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Silver or lead? Mexican journalists beset by bribery and intimidation

March 21, 2014


¿Plomo o plata? Silver or lead? This is the dreaded question traditionally posed by drug cartels in a bid to coerce civilians and officials. The choice is simple: accept a payoff in return for bowing to the criminals’ demands; or refuse the offer and earn a bullet in the head.

This is the dilemma facing an increasing number of journalists in Mexico. Only now it appears the question is being posed not only by drug gangs, but also the Mexican government, which seems to have adopted a two-pronged strategy of bribery and intimidation.

The first 12 months of President Enrique Peña Nieto’s six-year term were the most violent for reporters since 2007, according to a new report by press-freedom watchdog Article 19. Moreover, public officials were allegedly responsible for 60 percent of the 330 documented acts of aggression against journalists and media outlets in Mexico in 2013.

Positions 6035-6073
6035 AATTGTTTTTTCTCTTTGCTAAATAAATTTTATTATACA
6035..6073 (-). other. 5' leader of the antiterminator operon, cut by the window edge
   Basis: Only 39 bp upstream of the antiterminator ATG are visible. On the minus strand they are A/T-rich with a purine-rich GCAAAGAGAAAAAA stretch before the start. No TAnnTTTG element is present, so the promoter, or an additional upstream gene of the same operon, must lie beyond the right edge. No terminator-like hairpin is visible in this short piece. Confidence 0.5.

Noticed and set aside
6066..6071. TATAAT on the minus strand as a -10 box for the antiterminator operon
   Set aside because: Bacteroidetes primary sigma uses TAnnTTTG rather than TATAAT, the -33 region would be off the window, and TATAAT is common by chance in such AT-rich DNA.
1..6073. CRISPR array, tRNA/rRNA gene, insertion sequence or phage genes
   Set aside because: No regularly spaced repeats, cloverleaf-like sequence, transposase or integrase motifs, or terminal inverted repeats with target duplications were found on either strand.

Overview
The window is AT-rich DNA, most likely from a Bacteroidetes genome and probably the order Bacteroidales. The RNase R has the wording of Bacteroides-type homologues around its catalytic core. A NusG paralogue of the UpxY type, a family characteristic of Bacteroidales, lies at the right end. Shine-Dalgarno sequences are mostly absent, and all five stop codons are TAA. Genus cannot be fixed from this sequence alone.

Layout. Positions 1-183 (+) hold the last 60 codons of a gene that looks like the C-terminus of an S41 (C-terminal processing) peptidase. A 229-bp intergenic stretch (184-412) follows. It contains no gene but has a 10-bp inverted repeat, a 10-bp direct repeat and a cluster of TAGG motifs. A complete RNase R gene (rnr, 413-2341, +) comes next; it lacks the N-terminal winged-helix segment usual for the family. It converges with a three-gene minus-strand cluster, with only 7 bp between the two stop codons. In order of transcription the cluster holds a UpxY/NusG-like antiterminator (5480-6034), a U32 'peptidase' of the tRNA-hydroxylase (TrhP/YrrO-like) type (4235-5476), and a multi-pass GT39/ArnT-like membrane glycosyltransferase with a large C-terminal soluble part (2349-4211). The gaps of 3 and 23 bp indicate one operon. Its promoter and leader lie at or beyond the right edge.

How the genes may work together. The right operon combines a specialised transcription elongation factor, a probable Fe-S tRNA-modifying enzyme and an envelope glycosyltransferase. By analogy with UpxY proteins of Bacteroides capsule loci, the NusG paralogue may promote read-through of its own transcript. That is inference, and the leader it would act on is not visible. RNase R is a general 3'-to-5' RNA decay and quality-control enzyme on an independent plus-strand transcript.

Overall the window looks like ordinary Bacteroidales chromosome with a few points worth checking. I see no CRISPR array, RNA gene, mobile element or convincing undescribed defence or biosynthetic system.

The most dangerous area is the Gulf coast state of Veracruz, governed by Peña Nieto’s Institutional Revolutionary Party (PRI). Ten  journalists have been murdered in Veracruz on the watch of Governor Javier Duarte since the start of 2011.

The latest case was that of Gregorio Jimenez, a crime reporter for the Notisur and El Liberal newspapers, who was kidnapped on February 5. His body was found six days later, buried in a clandestine grave beside the corpse of Ernesto Ruiz Guillen, a union leader who had also been kidnapped in January.